For example, throwing a ball is an instance of action; it involves an intention, a goal, and a bodily movement guided by the agent. On the other hand, catching a cold is not considered an action because it is something which happens toa person, not something done by one. Generally an agent doesn’t intend to catch a cold or engage in bodily movement to do so (though we might be able to conceive of such a case). Other events are less clearly defined as actions or not. For instance, distractedly drumming ones fingers on the table seems to fall somewhere in the middle. Deciding to do something might be considered a mental action by some. However, others think it is not an action unless the decision is carried out. Unsuccessfully trying to do something might also not be considered an action for similar reasons (for e.g. lack of bodily movement). It is contentious whether believing, intending, and thinking are actions since they are mental events.
Monsieur Oscar acts. He acts in every sense of the word. He takes specific decisive actions that are powerful and instrumental in the lives of others he interacts with. However, he also “acts” in that he is a performer, who applies makeup in order to appear as the character and who slips in and out of roles – in the day we follow him, it is 9 different roles in the day. Unlike an action in action theory, his actions are determined by files he receives that tell him how to dress and what actions to perform as that character. We are never sure if Monsieur Oscar is in his own life, in a series of lives that belong to him, or performing as a hired hand in the lives of others. His “acts” in no way imply free will, rather they are the predestined behaviours from what Lacan would call an external “Big Other” that he has chosen to “follow.” HOwever even that choice – like our “choice” to work, is one that is forced upon us by the society in which we live.
For me, this is the heart of Holy Motors. That our own actions, are the result of many different roles we play in our lives that all act on behalf of some outer creed we have chosen to live by. It may be Capitalism distilled into our boss at work that “encourages” (forces) us to act in a certain way at work. It may be law or obligation or a sense of destiny that “encourages” (forces) us to be good to our children when we are tired and want to flee responsibility. It may be our definition of evolution or our interpretation of human nature that “encourages” (forces) us to cheat on our partner. This film seems to say there is no free will – every act has been predestined within the bounds of what dictates the act.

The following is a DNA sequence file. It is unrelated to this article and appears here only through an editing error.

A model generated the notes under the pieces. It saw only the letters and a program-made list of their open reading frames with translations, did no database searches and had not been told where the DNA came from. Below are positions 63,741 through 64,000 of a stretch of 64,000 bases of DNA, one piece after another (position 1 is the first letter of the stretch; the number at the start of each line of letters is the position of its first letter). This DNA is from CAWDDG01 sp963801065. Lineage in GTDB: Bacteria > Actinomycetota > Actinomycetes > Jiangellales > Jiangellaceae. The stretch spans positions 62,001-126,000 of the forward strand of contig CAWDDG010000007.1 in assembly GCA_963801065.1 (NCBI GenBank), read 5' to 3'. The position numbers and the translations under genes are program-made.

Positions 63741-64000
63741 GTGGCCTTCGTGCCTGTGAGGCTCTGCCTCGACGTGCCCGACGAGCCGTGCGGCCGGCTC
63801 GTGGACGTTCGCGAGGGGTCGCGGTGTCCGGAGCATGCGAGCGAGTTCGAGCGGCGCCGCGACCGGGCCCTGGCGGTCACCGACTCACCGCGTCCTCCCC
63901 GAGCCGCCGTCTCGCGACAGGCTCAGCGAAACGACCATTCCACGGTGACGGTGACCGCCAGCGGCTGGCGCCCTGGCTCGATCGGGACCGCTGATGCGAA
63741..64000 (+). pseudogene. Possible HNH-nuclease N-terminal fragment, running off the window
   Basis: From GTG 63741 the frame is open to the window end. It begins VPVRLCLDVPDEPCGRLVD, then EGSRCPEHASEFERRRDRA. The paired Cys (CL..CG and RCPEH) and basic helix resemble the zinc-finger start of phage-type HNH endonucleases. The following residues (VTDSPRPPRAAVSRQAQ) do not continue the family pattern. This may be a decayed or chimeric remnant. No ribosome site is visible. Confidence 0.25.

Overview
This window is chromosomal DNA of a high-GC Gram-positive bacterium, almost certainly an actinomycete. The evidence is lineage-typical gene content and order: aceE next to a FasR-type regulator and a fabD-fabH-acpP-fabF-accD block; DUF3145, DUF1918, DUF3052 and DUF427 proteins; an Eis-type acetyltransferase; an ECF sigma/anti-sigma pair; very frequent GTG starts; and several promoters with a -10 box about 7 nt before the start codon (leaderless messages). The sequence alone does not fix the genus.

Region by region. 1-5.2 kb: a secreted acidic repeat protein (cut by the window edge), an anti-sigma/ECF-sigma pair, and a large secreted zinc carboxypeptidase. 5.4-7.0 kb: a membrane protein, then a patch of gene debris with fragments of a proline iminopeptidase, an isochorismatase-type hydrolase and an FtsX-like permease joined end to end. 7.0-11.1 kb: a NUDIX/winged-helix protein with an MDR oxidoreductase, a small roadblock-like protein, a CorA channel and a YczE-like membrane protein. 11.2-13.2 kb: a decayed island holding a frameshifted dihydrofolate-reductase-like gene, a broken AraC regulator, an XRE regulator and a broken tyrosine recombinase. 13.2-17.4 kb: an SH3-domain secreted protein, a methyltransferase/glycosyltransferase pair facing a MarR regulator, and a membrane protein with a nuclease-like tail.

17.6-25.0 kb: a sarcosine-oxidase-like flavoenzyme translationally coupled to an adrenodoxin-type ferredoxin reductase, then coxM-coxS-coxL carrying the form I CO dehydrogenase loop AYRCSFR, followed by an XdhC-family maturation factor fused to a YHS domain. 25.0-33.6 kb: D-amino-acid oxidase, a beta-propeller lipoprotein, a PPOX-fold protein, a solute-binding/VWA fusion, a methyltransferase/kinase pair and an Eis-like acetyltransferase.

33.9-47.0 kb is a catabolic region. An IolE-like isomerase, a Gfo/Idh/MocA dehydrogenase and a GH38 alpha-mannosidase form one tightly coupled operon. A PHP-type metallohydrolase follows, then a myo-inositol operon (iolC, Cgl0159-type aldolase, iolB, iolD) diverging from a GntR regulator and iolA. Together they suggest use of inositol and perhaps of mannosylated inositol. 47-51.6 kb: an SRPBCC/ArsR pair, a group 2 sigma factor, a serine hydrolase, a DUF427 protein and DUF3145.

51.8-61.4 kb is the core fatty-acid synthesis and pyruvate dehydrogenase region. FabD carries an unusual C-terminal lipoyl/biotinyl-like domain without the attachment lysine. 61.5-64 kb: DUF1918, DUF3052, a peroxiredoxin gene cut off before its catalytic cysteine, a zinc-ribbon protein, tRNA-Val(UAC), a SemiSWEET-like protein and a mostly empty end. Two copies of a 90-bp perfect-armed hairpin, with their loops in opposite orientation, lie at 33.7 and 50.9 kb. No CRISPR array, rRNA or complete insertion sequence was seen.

As the film progresses Monsieur Oscar indulges in behaviours we all recognize. He starts to get tired and lose enthusiasm. He drinks heavily, eats poorly and smokes too much of a variety of substances. Behaviours we recognise in our own life. Are these behaviours small act of rebellion or an attempt to escape a treadmill of behaviour chosen for us? Like so much in this film, it is left up to us to decide.
Other than the philosophical aspects of Holy Motors, it is all the things everyone says. There are multiple nods to great cinematic moments – Tron has been mentioned in almost every review I have seen so far, and of course the great Edith Scob who played the Doctors daughter in Franju’s Eyes without a Face, dons a mask identical to the one from that film and makes her way home at the end of the film. There are lovely little tributes like this dotted throughout. Kylie and Denis’ scene is a re-enactment of Hiroshima Mon Amour for example. I have read that Carax is a great fan of the French New Wave, which would explain my attachment. It is nothing you expect, taking you on twists and turns that boggle and confound, and yet at the same time are cohesive and pure sensory delight. This is not schlock tossed together piece of nonsense. Holy Motors is a brilliant film, held firmly under the control of a wonderful director who wants us to think a little deeper.